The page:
When Prince Charles was caught using his cell phone to send Camilla Parker-Bowles (now his wife) an intimate message, the news made headlines over the world. The Royals were ahead of us….now ‘sexting’ is everywhere in the news and ‘hooking up’ is practically passé.
For those of you who don’t yet know, and have managed to escape Twittering, sexting is the newest parental fear (that and the flu). Children, i.e those under 18, are using their cell phones to take pictures of themselves to send to their friends or partners. As usual, technology creates new problems as it makes our lives easier. Although you can now take a picture of your child anytime— your child’s picture can also be sent without consent to strangers. Worse yet, picture s/he took in privacy, foolishly or on a dare, not intending for them to be shared, are circulating through locker rooms and libraries. Girls, in particular, are used to scrutinizing their bodies. Now, rather than holding a mirror up to themselves they hold a phone camera, and the picture may travel the length of the school corridor.
Are these pictures pornography? The laws have been turned inside out as society tries to monitor the dissemination of explicit pictures of minors and by minors. Policing this problem is not the realm of therapy—but asking what this phenomenon reveals is the domain of therapy. Our children are becoming sexually aware younger and younger. And younger. Many admit sex confuses them. I see teens who can’t answer the simplest questions about pregnancy or risk of STDs. But they are going to have sex, they assert, and no one can tell them otherwise.
What we used to call “youth” is disappearing. A recent study blames television—it is an interesting study, hard to fault. Many parents feel adamantly that they won’t let their children watch more than 20 minutes of television. But what they may not notice is that their ‘napping child’ who watches reruns of Friends or Sex And The City, or Gossip Girl and reality TV, or even the advertisements in between is seeing sophisticated adult content. Just as most children hear everything, they see it, also. Next time you watch television—if your child is anywhere nearby, assume they are watching also.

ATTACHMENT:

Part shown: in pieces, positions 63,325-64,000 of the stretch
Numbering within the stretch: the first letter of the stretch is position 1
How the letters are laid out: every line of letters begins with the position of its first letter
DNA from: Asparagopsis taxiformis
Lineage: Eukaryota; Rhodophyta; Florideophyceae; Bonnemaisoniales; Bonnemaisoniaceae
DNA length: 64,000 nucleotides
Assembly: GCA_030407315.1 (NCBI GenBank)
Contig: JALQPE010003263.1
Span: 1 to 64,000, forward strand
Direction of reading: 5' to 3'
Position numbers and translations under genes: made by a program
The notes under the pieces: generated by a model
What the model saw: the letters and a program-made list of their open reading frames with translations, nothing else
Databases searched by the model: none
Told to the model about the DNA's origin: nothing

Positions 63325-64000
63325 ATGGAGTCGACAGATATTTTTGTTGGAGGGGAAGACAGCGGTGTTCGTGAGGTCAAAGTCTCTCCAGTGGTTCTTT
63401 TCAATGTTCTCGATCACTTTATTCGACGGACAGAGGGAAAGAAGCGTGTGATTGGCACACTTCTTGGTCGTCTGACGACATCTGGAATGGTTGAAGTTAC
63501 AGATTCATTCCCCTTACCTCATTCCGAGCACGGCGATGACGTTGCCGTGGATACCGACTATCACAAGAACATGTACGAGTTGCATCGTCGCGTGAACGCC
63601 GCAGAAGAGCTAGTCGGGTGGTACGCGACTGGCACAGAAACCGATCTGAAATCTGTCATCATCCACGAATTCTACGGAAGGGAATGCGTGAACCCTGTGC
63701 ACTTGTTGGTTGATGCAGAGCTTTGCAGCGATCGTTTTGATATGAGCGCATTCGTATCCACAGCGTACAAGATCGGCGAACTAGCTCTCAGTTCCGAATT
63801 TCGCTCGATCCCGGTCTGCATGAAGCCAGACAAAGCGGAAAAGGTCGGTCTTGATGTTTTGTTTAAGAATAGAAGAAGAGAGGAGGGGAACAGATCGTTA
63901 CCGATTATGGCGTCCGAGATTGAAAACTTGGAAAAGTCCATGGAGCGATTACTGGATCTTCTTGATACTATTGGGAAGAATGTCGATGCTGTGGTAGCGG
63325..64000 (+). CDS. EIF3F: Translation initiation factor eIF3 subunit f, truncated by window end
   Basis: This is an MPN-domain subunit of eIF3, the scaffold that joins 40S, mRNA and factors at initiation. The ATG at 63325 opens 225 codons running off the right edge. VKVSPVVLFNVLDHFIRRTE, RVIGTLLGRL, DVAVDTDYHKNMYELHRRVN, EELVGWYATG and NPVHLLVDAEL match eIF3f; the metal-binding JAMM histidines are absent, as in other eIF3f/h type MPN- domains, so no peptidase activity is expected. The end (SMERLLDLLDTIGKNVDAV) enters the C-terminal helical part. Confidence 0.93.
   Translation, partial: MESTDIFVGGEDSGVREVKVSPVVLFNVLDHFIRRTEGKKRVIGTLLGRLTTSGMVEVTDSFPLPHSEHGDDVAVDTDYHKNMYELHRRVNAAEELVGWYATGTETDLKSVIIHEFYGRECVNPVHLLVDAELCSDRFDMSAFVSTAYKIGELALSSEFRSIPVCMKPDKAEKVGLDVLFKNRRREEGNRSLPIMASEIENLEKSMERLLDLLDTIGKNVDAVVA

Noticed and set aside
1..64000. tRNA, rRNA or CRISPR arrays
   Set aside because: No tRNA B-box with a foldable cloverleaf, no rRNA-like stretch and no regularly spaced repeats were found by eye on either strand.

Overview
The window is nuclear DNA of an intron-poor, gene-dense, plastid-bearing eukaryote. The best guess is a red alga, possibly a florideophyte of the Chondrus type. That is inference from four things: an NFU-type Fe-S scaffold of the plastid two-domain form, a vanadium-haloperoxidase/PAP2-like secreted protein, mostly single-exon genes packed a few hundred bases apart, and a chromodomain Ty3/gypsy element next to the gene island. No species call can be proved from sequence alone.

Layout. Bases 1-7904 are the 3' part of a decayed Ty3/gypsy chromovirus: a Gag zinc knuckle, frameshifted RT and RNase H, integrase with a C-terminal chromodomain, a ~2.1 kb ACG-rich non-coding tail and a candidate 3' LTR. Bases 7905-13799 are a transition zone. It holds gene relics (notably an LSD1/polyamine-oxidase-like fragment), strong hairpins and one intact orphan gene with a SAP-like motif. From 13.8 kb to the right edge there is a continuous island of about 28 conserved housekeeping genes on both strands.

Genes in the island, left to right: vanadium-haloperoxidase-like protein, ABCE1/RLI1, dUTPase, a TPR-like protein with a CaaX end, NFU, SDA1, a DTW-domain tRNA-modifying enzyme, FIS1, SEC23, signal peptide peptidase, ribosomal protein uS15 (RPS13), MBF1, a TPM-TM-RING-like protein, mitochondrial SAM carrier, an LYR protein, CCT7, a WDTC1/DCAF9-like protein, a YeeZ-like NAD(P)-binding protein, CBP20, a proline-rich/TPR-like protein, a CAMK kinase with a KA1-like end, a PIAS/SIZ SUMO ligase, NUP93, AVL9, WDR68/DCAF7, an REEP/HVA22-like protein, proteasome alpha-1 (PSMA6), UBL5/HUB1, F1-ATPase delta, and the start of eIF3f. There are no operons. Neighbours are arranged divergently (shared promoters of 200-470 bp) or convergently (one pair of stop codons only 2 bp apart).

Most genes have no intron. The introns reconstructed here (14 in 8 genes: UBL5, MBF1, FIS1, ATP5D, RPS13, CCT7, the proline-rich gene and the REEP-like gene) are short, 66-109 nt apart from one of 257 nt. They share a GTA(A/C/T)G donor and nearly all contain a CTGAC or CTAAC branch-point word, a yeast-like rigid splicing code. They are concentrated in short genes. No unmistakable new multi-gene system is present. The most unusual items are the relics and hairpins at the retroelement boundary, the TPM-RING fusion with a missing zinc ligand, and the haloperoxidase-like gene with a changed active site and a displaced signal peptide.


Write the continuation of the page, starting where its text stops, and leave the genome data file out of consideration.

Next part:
Privacy is also disappearing. MySpace, Facebook, Yelp, Twitter and sexting encourage children to share what’s private to everyone everywhere all the time. We’re living our lives as if each of us is starring on our own reality tv show where the only thing that sells, apparently, is sex. Sadly what seems edgy on the internet or phone can lead to mistakes about safety later. We communicate so quickly and so often that we lose all the opportunity to check, to censor, to have that second better thought. In the noise, we never get to hear our intuition about what street is safe, how to earn a friend, when to decide someone has earned your trust. Adolescence has always been a time for risks and impulsivity. Now technology has given children, with cell phones supposedly to call home, tools to hurt themselves and each other.
Love letters. That would be a change. Words that are crafted, sealed, precious. Found in a drawer.
Photo credit: Alain Bachellier